Right?! Scary Stuff. Speaking of, we have to talk about the interview with Tomi Lahren. What was that like? It looks like it was pretty intense.
She is intense as a person. Not gonna lie. She definitely has a big personality and I call her kind of like a pitbull or a bulldog when it comes to interviewing because she has this aggressive approach and she raises her voice, and kind of just blatantly states her opinion without any regard to the other facts. I was very worried going into it. I wasn't sure what to expect, how this was going to play down. Was this going to be a big debate? Were we going to be arguing back and forth? And that's not really what I want. I wanted it to be a formal discussion, where I could hopefully try and change her mind. I hope that I was able to implement some positive messages into her perspective, but I don't know if it is going to be long-lasting. I don't know how she feels.
It will certainly be interesting to see. While we're discussing lasting impressions, what is the one thing you hope people will take away from seeing the show?
I think the main thing this show is trying to express is that being transgender is normal. You know, we are people just like everyone else. And by sharing my story and showing viewers that I am just a regular 16-year-old girl, they can understand that transgender people are people too. That we deserve to be treated equally and respected for who we are. The challenges that we face are completely unnecessary and we deserve equal protections in the workplace.
So, do you ever sit down and watch the show yourself? I know some people don't like to watch themselves on television.
Yea, it is definitely hard to watch myself on TV now and then, because when it comes to the show, I try to be as authentic as possible. If I'm having a bad day and I'm being sassy then I'm going to be sassy on camera, because that's just who I am. I can't deny those feelings and really, I'm not going to change who I am, just to try and be perfect, and you know fit those stereotypes. So, it's definitely hard to look back and watch those moments when I am apparently down or upset, but it's fine. And I watch all the episodes with my family. We all gather around the TV, and sit by and watch it and I do live tweets every now and then. So, yea I definitely watch it.
It's amazing that you can even find the time to watch TV between filming, press tours and all of your transgender advocacy work. Is there anything else you are watching?
Of course, I watch a lot of TV. I love TV. TV, TV, TV! I could just say that word all the time. It’s what I do as my relaxation, binge-watch a TV show. There are so many different shows I love. It would take me like an hour to name them all. On Netflix, I love the show “Black Mirror.” But I also love “Game of Thrones” and I am super excited for it come back.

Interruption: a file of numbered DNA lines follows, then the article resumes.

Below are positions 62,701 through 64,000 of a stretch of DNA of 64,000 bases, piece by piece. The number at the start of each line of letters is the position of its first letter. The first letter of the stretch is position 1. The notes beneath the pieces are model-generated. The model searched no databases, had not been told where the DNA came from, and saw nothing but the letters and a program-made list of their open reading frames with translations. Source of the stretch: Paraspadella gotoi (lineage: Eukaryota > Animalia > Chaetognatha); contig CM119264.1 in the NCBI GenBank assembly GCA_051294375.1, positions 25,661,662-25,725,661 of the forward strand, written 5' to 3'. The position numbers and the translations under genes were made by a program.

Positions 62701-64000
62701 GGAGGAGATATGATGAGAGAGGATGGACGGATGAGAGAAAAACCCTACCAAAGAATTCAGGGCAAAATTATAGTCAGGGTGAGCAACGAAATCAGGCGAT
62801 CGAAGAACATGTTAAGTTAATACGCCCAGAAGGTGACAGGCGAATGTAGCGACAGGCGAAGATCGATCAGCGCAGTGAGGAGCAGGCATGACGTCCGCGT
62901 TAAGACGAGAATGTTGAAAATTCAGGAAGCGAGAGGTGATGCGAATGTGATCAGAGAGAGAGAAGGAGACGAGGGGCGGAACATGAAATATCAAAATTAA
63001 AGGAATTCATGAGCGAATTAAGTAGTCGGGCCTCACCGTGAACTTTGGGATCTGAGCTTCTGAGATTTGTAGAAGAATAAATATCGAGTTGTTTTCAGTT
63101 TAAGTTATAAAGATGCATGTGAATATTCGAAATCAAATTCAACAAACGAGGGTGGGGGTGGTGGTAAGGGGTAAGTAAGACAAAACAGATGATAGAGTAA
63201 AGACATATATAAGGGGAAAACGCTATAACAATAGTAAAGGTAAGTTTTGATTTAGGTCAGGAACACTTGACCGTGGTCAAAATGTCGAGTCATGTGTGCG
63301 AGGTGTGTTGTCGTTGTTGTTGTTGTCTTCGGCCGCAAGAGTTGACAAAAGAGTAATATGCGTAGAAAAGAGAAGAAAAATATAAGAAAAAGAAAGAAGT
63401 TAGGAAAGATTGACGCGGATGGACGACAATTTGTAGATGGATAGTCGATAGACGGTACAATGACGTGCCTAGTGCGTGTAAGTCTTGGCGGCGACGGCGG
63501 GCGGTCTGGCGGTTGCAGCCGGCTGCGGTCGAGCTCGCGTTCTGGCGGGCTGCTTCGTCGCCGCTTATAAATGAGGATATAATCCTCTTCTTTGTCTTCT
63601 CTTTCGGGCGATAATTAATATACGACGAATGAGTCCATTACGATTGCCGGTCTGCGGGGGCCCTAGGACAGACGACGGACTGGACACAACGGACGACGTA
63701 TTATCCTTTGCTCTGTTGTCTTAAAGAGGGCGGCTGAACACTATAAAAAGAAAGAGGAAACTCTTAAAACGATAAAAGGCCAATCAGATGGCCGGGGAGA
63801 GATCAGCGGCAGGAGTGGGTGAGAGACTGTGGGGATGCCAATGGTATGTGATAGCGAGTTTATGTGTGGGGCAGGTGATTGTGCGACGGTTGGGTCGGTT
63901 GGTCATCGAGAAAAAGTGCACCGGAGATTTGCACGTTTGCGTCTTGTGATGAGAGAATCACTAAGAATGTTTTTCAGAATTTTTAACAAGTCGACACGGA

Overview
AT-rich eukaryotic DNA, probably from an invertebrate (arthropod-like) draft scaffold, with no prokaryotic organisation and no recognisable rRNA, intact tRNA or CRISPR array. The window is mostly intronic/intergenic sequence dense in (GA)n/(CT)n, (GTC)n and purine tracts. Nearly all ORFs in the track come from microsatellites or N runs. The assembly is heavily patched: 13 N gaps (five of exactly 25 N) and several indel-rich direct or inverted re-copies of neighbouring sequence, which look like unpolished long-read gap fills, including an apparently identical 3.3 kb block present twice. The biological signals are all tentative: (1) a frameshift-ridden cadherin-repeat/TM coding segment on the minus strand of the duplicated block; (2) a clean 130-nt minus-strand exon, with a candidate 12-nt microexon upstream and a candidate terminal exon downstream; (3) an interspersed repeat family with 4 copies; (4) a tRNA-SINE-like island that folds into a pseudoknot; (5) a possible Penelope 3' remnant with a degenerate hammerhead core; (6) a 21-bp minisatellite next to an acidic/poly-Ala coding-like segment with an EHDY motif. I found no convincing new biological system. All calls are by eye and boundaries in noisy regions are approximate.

You and me both! If you had to pick a “Game of Thrones” character, which one would you be?
Oh my god! This is going to be the classic answer, but obviously I would be Khaleesi (Daenerys Targaryen). Girl power right there! I feel like everyone you interview who is a female would say that answer, but she's awesome. I love her.
Fabulous choice. Now, apart from your book coming out on paperback this year, what else is on the cards for Jazz this year?
There are definitely some other projects that we potentially have in the works but they're kind of secretive right now. Anything that I could do to just really help other people and get my message across is worth doing. And I always say, if I can change or even save just one life, if I can make the difference for that one individual, there is no better accomplishment than that, being able to help a person. And by sharing our stories, we can help not just one person but many people. Even though I don't really like attention, if it means that it could make a difference and create positive change, I'm willing to give up my privacy and put myself out there.
“I Am Jazz“ returns to TLC for it’s third season on June 28 at 9 p.m. EST. Be sure to watch the premiere or binge-watch seasons one and two from the beginning.
On X1: Navigate to “Popular Destinations” > LGBTQ Film & TV
On Native: Go to “On Demand” > LGBTQ Film & TV